In Mad Hot Ballroom, the documentary about New York City public school fourth graders who enter a city-wide ballroom dancing competition, the camera follows one of the students walking home from school with his mother. She asks him how his day was but before he can utter a response, they are interrupted by the mother’s ringing cell phone, which she answers immediately. That moment was “such an indicator of today’s culture…The look on his face says ‘I don’t get to tell my mom about my day,’” explains Amy Sewell, one of the producers of the film. Adding an additional layer of resonance, the mother’s ringtone was Gonna Fly Now, the theme from Rocky. Like Rocky, this documentary was an underdog story.[ii] The filmmakers must have felt incredibly lucky to have captured such a fitting and fortuitous moment on camera. However, the scene not only turned out to be lucky for the producers but also expensive.
Of course, the famous Gonna Fly Now is copyrighted and owned – by the major record label, EMI Music. When the filmmakers sought to clear the song with EMI, the copyright owner asked the first-time producers for $10,000 to use the six seconds of the ringtone captured in the film. After four months of pleading Sewell was finally able to negotiate the price down to $2,500.[iii] Although most fledgling producers are rarely successful in negotiating such a significant price decrease in a situation like this one, this was only a small victory for Sewell: Even “discounted” by EMI, $2,500 is an expensive price to pay for six seconds of one scene in a low-budget documentary film.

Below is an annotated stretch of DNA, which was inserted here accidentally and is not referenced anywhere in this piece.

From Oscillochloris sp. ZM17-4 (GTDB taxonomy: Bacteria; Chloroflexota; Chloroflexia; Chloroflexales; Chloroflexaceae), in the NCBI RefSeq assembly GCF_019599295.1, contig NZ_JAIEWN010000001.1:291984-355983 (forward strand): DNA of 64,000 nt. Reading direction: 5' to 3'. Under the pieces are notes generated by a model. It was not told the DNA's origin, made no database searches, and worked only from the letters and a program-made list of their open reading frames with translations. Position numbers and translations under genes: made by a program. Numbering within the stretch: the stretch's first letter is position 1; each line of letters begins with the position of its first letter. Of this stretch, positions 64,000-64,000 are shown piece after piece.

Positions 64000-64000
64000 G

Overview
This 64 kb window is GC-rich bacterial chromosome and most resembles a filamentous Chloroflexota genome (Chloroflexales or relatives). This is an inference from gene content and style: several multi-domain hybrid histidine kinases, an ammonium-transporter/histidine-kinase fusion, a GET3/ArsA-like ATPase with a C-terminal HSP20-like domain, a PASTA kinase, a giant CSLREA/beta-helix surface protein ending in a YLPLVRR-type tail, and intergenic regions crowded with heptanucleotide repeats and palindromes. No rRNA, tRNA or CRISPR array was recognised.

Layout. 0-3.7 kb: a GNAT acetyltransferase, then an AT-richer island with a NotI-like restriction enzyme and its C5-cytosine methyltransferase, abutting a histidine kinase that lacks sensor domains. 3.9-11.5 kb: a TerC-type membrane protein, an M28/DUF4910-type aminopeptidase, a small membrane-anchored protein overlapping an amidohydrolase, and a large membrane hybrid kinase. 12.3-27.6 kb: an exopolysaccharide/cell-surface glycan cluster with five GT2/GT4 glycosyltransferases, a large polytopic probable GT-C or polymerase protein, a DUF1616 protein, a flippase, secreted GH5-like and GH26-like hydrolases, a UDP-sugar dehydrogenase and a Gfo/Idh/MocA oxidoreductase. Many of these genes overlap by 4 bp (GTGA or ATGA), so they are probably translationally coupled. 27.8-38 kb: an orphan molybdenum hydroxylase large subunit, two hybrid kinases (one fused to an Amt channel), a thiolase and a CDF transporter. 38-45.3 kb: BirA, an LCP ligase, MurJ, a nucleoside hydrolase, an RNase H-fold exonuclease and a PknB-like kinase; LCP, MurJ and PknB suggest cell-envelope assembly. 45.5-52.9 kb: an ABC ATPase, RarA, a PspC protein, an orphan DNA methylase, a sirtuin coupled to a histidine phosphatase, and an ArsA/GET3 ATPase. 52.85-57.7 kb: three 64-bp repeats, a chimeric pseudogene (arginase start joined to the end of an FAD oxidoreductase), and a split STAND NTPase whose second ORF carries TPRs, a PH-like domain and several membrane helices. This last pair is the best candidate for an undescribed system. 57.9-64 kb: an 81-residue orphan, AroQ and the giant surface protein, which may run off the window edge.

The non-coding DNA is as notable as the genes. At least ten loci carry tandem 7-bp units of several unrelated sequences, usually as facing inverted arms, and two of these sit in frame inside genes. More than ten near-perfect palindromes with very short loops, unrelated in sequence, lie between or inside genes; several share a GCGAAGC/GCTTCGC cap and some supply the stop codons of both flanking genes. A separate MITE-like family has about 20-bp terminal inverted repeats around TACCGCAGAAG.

It is obvious that the fortuitous capture of copyrighted works on camera helps to establish historical and cultural context in documentaries, whose purpose is often to educate moviegoers and to provide commentary on many diverse themes. It seems unfair, then, to require a documentarian, whose goal is to capture the subjects of the film in their unaltered surroundings and who ultimately creates works of significant public interest, to pay exorbitant fees for the use of fortuitously captured copyrighted works. Nonetheless, despite this inequity, the payment of licensing fees to copyright owners or simply editing out the copyrighted material has been the common practice for long time.
In part, the motivation underlying these common practices is the fair use doctrine, which governs the use of copyrighted material and is derived from the federal copyright statute and subsequent case law dealing with this issue. Unfortunately, the case law rarely affords a clear-cut answer to questions of fair use. The doctrine of fair use is a constantly evolving organism which courts apply on a case-by-case basis, thereby establishing very few clear, “black letter law” principles. Unfortunately, too, the wariness of many entertainment lawyers only serves to magnify further the ambiguity of existing case law and leads to a chilling effect in practice – i.e., the creation of a “clearance culture” in the film industry.